Items Tagged with 'long toe low heel'

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Focusing on Activities, Breeds & Disciplines

Going The Distance With Endurance Horses

Understanding the horse’s conformation and the inconsistent terrain it will be racing on will keep these equine athletes going strong
Moving targets are nothing new to seasoned farriers. Many, if not most, try to apply a shoe on one every day. Yet, those who care for the feet of endurance horses might be considered sharpshooters while trying to keep these athletes competing.
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12 Reasons Why Stumbling May Not Be a Horseshoeing Problem

Before you follow an owner’s or trainer’s instructions to modify a shoe, consider these other reasons why a horse is stumbling
Farriers often hear an owner say, "My horse stumbled, so my trainer said to tell you to rocker the toes." Many trainers and owners believe that a rolled or rocker toe is all that is needed to "correct" stumbling.
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Pat Tearney
From The Desk Of AFJ

Share Your Most Common Hoof-Care Challenges

Searches of our website indicate high-low syndrome is No. 1

A recent review of terms searched for on our website, www.americanfarriers.com seems to confirm the belief of many farriers that high-low syndrome is virtually endemic among U.S. horses.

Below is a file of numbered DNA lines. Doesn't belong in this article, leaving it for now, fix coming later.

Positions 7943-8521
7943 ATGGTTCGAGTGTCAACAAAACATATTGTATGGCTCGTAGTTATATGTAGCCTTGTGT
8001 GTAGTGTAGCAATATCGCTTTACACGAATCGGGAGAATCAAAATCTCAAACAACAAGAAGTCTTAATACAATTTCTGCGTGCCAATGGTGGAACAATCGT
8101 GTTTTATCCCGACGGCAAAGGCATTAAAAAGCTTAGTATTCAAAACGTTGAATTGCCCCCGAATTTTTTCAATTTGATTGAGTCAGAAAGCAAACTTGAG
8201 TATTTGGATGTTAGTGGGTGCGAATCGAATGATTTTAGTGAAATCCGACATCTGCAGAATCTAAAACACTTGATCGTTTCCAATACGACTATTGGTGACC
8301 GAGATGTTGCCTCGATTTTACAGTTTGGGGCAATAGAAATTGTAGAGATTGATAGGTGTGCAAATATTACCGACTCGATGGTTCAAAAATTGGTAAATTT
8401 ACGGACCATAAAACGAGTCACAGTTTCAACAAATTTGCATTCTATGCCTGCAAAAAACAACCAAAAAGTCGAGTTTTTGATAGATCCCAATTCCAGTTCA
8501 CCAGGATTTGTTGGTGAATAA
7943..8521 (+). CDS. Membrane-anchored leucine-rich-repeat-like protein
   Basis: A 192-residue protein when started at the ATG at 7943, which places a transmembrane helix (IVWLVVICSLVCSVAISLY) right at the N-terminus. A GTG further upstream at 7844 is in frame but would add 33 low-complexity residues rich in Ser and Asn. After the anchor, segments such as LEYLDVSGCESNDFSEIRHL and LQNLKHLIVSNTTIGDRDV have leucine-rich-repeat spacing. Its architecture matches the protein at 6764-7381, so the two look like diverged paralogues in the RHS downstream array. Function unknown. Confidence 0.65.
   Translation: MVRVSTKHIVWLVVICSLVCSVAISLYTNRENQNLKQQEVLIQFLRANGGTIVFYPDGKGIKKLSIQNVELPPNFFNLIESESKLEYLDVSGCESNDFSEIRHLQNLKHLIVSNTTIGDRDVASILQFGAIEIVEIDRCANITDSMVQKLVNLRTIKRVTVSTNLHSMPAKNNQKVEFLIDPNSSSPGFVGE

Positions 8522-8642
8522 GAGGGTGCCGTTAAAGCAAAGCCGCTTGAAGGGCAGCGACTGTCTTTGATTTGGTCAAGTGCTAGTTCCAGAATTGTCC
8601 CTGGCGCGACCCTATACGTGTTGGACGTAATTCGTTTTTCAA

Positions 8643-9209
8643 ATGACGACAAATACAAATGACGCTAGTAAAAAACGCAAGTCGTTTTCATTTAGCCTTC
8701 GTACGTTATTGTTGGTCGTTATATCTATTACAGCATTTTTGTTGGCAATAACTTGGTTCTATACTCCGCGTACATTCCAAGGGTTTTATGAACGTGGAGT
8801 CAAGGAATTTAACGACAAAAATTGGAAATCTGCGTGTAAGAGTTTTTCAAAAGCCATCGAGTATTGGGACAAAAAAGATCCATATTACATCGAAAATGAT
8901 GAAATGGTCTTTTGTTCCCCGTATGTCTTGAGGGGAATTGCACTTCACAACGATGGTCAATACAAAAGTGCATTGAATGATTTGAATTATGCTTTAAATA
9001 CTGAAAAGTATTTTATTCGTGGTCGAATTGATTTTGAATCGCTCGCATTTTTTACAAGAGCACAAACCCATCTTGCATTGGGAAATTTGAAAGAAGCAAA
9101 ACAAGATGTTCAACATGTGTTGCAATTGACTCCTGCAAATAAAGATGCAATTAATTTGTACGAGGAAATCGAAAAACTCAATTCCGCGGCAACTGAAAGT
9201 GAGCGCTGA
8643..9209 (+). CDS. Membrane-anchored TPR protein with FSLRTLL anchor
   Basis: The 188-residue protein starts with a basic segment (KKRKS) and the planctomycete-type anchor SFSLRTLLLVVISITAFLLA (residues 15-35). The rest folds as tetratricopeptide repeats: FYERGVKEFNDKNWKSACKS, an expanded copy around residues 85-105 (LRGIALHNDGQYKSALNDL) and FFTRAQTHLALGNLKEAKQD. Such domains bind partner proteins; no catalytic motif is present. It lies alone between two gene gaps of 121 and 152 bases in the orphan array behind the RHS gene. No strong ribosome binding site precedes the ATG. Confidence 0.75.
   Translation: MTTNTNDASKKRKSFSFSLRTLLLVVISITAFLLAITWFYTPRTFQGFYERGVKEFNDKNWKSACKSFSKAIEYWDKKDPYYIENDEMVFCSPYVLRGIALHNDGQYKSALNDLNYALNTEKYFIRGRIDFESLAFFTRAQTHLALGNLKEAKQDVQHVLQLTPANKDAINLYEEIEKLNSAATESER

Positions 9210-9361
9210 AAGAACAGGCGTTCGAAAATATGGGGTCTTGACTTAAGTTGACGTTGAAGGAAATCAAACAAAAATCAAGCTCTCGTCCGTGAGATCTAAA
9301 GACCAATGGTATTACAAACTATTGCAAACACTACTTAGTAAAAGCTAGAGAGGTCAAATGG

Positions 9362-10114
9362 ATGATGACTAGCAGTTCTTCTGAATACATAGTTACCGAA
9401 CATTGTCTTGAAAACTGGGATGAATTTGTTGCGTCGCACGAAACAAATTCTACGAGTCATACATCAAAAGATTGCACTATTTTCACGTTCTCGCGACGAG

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Management Of Long Toe, Low Heel In Hunters And Jumpers

This common foot problem presents a real challenge for farriers
There are very few advantages to having had a lot of birthdays and some gray in your hair, but the big benefit is having a lot of experience and a personal sense of history. In the 40 years I have been shoeing hunters and jumpers, I have witnessed a lot of changes. The biggest is the shift from using ex-racing Thoroughbreds to European warmbloods as the primary breeds.
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Inside the Perimeter: Setting The Shoe Back

Shoeing to support caudal support that doesn't have to be complicated and helps a lot of horses

As we all know, each association has its own set of guidelines for judging competence as far as certifications and competitions are concerned. However, the "perimeter fit" is not the only method for shoeing a horse, though many times it is the most appropriate one.


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